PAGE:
Describe a snapshot of a joyful moment in your life.

In 2019, I became the first African in history to win the prestigious Louis Vuitton Moët Hennessy Prize. This broke so many preconceived notions I had about myself, and I was grateful for that moment because it felt like the culmination of lifelong work and faith.

Thebe designing with a model
Thebe works his magic on a look from a collaboration — Thebe Magugu x DIOR x Charlize Theron —  in his Johannesburg studio; photography by Travys Owen.
A look from a collaboration — Thebe Magugu x DIOR x Charlize Theron; photography by Travys Owen.
A look from a collaboration — Thebe Magugu x DIOR x Charlize Theron; photography by Travys Owen.

Do you have a mantra, manifesto, or favorite quote for living and loving with your whole heart?

Theodore Roosevelt’s speech about the man in the arena. I say it to myself every time I need to be brave.

What is your favorite word?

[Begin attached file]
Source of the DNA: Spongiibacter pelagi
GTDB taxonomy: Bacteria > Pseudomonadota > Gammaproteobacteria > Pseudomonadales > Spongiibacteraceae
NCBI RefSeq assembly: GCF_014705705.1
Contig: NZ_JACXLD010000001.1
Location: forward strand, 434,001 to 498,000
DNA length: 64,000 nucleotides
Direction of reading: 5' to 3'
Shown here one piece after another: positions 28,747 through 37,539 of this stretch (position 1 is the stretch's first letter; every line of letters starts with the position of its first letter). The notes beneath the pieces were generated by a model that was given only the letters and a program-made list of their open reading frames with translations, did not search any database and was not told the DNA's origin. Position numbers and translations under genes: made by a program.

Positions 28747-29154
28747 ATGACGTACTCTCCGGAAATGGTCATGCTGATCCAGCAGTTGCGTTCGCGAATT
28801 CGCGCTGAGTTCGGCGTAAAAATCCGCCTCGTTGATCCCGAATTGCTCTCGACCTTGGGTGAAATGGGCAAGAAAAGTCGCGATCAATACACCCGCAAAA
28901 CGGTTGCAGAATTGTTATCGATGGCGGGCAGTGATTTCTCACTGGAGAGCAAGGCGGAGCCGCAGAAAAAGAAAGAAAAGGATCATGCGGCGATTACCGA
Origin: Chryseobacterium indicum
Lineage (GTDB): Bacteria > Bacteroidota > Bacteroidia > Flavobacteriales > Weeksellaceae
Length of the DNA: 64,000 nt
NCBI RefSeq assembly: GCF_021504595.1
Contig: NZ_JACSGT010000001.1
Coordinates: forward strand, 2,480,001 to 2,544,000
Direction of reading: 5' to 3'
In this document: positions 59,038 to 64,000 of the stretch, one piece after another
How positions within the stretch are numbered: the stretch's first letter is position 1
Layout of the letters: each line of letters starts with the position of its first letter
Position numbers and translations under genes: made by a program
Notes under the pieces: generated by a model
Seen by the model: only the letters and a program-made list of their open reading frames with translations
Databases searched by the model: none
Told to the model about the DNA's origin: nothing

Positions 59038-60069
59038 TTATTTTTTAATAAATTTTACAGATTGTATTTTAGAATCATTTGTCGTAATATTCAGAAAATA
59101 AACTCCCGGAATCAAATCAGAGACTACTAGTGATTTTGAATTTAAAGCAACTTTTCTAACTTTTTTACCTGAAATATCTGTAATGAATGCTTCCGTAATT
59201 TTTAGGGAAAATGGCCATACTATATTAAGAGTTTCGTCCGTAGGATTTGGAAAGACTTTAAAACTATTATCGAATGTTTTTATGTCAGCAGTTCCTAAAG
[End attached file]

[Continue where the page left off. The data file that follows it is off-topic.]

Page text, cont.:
Universe. 

What is your least-favorite word?

“It is what it is.”

What sound or noise do you love?

I have been listening to a lot of nature sounds when I work or sleep, which I had underestimated so much but now realize that it’s a calming game changer — especially for people who have continued and extended rumination and chatter in the mind.

What sound or noise do you hate?

Anyone interacting with Styrofoam. It gives me shivers.

Thebe’s Heritage Dress collection, featuring dresses that have illustrations on them and depict the mother-and-child relationship through nine South African cultures; photography by Tatenda Chidora.
Thebe’s Heritage Dress collection, featuring dresses that have illustrations on them and depict the mother-and-child relationship through nine South African cultures; photography by Tatenda Chidora.

What is your favorite curse word?

The classic one — shit.

A song/band/type of music you’d risk wreck and injury to turn off when it comes on?

I pride myself in having varied taste when it comes to music, but country is the only genre I cannot do. At all.

Favorite show on television?